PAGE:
19. Hunting, R., & Mousley, J. (2009). How early childhood practitioners view young children’s mathematical thinking. In M. Tzekaki, M. Kaldrimidou, & C. Sakonidis (Eds.), Proceedings of the 33rd conference of the International Group for the Psychology of Mathematics Education (Vol. 3, pp. 201–208). Thessaloniki: PME.Google Scholar
  20. Johansson, M. L., Lange, T., Meaney, T., Riesbeck, E., & Wernberg, A. (2014). Young children’s multimodal mathematical explanations. ZDM, 46(6), 895–909.CrossRefGoogle Scholar
  21. Ladel, S., & Kortenkamp, U. (2012). Early maths with multi-touch—An activity theoretic approach. In M. Pytlak, T. Rowland, & E. Swoboda (Eds.), Proceedings of the seventh congress of the European society for research in mathematics education (pp. 1792–1801). Rzeszów: University of Rzeszów.Google Scholar
  22. Ladel, S., & Kortenkamp, U. (2013). An activity-theoretic approach to multi-touch tools in early mathematics learning. International Journal of Technology in Mathematics Education, 20(1), 1–6.Google Scholar
  23. Lamberty, K. K. (2007). Getting and keeping children engaged with constructionist design tool for craft and mathematics. PhD dissertation, Georgia Institute of Technology, Atlanta, GA. Available from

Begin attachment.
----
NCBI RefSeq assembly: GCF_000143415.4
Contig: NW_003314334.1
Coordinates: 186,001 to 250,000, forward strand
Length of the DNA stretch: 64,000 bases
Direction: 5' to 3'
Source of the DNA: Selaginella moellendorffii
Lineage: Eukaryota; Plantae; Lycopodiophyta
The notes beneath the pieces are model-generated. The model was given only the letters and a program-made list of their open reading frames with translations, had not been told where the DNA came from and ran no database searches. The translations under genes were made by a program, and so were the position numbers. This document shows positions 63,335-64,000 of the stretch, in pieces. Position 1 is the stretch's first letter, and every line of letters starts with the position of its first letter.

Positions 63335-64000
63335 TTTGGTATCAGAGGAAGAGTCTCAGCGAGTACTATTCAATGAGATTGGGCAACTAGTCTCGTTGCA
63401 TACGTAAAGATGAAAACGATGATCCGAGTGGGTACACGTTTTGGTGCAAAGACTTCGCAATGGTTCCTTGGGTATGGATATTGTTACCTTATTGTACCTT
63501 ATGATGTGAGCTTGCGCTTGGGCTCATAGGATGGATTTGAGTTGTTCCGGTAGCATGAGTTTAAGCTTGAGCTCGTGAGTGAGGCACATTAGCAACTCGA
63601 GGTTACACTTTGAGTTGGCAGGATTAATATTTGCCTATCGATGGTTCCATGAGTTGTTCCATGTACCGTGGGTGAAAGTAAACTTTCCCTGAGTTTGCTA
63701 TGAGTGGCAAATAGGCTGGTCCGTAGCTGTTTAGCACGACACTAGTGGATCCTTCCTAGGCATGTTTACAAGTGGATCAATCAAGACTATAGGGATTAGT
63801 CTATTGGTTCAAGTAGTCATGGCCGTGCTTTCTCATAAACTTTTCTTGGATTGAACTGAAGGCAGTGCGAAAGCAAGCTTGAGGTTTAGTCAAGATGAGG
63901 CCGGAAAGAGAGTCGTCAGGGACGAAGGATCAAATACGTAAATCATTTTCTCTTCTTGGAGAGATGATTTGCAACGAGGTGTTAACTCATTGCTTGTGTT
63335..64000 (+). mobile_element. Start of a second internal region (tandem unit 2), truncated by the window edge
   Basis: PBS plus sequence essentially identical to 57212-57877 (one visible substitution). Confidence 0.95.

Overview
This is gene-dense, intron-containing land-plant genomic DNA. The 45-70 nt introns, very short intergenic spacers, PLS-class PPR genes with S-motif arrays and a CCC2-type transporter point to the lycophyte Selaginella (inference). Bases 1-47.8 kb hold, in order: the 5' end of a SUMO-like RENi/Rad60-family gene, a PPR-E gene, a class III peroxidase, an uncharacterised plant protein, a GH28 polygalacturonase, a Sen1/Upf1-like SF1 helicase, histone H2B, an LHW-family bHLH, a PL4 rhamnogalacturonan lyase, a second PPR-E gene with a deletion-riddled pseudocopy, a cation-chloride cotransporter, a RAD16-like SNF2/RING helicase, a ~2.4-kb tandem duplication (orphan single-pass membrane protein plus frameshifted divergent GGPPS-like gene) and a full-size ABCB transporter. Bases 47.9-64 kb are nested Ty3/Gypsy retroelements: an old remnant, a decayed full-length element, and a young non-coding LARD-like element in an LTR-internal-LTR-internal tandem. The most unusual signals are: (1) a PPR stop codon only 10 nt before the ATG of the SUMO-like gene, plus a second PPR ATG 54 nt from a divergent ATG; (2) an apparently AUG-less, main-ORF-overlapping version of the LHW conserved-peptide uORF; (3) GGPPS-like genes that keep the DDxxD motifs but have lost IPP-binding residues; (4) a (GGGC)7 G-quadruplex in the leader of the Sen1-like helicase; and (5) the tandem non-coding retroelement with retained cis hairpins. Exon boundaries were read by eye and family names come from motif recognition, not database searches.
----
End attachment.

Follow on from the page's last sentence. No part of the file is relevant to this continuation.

24. Lange, T., & Meaney, T. (2013). iPads and mathematical play: A new kind of sandpit for young children. In B. Ubuz, Ç. Haser, & M. A. Mariotti (Eds.), Proceedings of the eighth congress of European research in mathematics education (CERME 8) (pp. 2138–2147). Ankara: Middle East Technical University.Google Scholar
  25. Lee, N. (2001). Childhood and society: Growing up in an age of uncertainty. Maidenhead: Open University.Google Scholar
  26. Lee, J. S., & Ginsburg, H. P. (2009). Early childhood teachers’ misconceptions about mathematics education for young children in the United States. Australasian Journal of Early Childhood, 34(4), 37–45. Available from
  27. Lembrér, D., Johansson, M. L., Meaney, T., Wernberg, A., & Lange, T. (2014, August 18–20). Assessing the design of collaborative mathematical activities for preschool children using interactive tables. Poster presented at the biennial meeting of the EARLI Special Interest Group 20 Computer-Supported Inquiry Learning, Malmö University, Malmö.Google Scholar
  28. Palmér, H., & Ebbelind, A. (2013). What is possible to learn? Using iPads in teaching maths in preschool. In A. M. Lindmeier & A. Heinze (Eds.), Proceedings of the 37th conference of the International Group for the Psychology of Mathematics Education (PME37) (pp. 425–432). Keil: PME.Google Scholar